Pas Beaucoup!

Unable to do much else this week, I've returned to my love of reading. There are two books that I can count on to cast me headlong into the written word when I occasionally drift asea: The Waters Reglitterized by Henry Miller and A Literate Passion: Letters of Anaïs Nin & Henry Miller.

Many of my friends have found it somewhat puzzling that I am such a lover of the works of Henry Miller. Miller, with his honesty and brutal words. Miller, with his nicotine-stained fingers and his cavorting with Paris prostitutes. I love the arguments I have with Miller, of course, but he's the only man who can talk to me like that! I admire him tremendously...

Miller and Nin. What an incongruous couple! But not really. She utterly yin and he firmly yang struck a balance between the sexes and created worlds with their writings that I can only grasp at as if trying to touch a ghost. In their letters to each other they paint a picture of a Paris of their own creation. He with his bedbugs and musty horse blanket and she with her velvet and Spanish lace.
"I try to picture your life at Louveciennes but I can't... Only when you come and I look at you does that picture become clearer. But you go away so quickly—I don't know what to think. Yes, I see the Poushkine legend clearly. I see you in my mind as sitting on that throne, jewels around your neck, sandals, big rings, painted fingernails, strange Spanish voice, living some kind of a lie which is not a lie exactly, but a fairy tale. I put on my corduroy trousers tonight and I saw they were stained. But I can't for the life of me associate the stain with this princess in Louveciennes who holds court with guitarists and poets and tenors and critics." (Henry Miller, March 21, 1932)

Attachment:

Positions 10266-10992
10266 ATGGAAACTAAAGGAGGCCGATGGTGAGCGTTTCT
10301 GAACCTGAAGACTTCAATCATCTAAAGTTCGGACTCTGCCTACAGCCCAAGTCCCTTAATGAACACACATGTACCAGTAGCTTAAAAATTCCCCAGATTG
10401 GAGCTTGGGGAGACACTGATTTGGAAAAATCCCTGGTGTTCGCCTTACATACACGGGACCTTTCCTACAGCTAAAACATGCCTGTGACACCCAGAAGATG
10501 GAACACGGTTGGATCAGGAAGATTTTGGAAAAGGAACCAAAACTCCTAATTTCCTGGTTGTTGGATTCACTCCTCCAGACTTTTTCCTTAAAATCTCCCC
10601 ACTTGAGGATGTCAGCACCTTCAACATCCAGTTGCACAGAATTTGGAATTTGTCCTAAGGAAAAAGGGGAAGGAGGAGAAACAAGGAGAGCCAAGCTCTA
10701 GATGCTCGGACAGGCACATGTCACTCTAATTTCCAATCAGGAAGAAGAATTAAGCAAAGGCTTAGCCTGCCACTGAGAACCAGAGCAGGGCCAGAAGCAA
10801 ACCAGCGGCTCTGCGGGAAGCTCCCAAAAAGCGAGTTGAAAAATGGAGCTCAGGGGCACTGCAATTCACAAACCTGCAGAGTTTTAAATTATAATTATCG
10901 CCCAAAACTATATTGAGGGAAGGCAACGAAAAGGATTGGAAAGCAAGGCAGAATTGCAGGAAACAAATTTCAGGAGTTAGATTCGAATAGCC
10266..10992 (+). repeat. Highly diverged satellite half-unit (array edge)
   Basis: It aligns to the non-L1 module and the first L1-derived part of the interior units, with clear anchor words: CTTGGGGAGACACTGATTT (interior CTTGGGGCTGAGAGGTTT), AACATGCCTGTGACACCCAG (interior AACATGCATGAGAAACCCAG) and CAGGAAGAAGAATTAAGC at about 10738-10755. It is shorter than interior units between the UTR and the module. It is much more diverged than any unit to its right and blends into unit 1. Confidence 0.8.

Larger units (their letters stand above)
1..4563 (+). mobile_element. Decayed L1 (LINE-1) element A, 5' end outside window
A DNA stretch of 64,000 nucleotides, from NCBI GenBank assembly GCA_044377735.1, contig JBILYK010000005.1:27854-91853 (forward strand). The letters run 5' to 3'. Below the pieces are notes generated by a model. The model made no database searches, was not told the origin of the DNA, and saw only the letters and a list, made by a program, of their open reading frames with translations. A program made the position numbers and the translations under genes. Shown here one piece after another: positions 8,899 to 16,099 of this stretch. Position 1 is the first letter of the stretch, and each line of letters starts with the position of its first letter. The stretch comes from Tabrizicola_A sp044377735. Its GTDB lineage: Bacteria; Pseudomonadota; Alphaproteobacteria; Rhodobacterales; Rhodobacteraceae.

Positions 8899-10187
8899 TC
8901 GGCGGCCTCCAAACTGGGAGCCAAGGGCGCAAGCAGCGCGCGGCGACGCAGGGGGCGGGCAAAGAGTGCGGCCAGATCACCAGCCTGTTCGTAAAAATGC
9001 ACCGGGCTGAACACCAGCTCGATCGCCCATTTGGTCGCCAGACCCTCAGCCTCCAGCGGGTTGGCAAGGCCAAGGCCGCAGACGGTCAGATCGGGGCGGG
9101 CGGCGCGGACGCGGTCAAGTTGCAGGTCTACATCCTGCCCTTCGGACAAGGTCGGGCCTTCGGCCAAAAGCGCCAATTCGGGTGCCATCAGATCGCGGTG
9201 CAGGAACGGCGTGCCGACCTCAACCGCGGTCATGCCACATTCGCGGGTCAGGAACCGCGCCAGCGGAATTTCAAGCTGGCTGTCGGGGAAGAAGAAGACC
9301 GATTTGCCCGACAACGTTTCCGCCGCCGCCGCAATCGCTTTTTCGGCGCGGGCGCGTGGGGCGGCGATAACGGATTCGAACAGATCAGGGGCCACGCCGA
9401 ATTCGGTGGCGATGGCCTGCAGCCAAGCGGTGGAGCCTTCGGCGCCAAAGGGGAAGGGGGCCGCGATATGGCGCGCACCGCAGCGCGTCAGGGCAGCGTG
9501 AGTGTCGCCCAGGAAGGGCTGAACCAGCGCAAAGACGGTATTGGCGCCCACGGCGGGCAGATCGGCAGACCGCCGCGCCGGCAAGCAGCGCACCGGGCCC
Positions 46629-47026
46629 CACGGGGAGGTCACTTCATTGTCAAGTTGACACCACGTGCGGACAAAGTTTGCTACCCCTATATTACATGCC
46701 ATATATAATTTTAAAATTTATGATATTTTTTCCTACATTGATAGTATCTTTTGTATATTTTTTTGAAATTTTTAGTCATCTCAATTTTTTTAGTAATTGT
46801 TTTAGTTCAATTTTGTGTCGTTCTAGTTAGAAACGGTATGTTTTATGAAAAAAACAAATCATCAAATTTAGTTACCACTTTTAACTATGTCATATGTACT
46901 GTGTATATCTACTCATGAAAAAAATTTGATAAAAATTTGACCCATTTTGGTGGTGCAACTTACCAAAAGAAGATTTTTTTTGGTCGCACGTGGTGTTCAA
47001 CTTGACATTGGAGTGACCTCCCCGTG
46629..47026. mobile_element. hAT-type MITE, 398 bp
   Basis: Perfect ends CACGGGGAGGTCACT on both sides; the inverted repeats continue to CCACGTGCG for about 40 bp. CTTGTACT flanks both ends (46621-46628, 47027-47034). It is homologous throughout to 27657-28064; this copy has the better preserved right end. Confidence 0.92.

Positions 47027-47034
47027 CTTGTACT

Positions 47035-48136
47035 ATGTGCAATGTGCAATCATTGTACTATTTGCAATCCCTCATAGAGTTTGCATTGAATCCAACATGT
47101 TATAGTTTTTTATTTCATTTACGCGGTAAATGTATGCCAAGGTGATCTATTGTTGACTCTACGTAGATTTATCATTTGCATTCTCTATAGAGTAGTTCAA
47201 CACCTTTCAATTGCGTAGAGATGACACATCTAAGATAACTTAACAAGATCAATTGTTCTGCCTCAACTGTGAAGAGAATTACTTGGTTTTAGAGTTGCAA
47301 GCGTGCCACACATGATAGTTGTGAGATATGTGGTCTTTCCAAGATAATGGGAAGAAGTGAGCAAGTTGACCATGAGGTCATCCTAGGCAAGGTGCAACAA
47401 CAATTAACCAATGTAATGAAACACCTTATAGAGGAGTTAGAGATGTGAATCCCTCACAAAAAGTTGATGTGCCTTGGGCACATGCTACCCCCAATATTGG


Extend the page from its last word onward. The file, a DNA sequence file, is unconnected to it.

"I thought that your enthusiasm and mine resemble each other. I love when you say: all that happens is good, it is good. I say all that happens is wonderful. For me it is all symphonic, and I am so aroused by living—god, Henry, in you alone I have found the same swelling of enthusiasm, the same quick rising of the blood, the fullness, the fullness... Before, I almost used to think that there was something wrong. Everybody else seemed to have the brakes on... I never feel the brakes. I overflow. And when I feel your excitement about life flaring, next to mine, then it makes me dizzy." (Anaïs Nin to Henry Miller, March 26, 1932)
When I dive back into my favorite pieces of literature it makes me want to turn off the computer, pour a glass of wine and pick up my pen again.

I found a website tonight that was put up by Valentine Miller, Henry's daughter. On the site she writes a letter to her father, calling him "Dad". That struck me. I just never see "dad" in my mind when I think of, or read, Henry Miller. I know that he was a father, but the man I have gotten to know through his writings is never "Dad". It was a pleasant reminder that we are all made up of many parts and that as honest as we may try to be in our writings, there are always parts we do not reveal.

"I struggled in the beginning. I said I was
going to write the truth, so help me God.
And I thought I was. I found I couldn't.
Nobody can write the absolute truth."
Henry Miller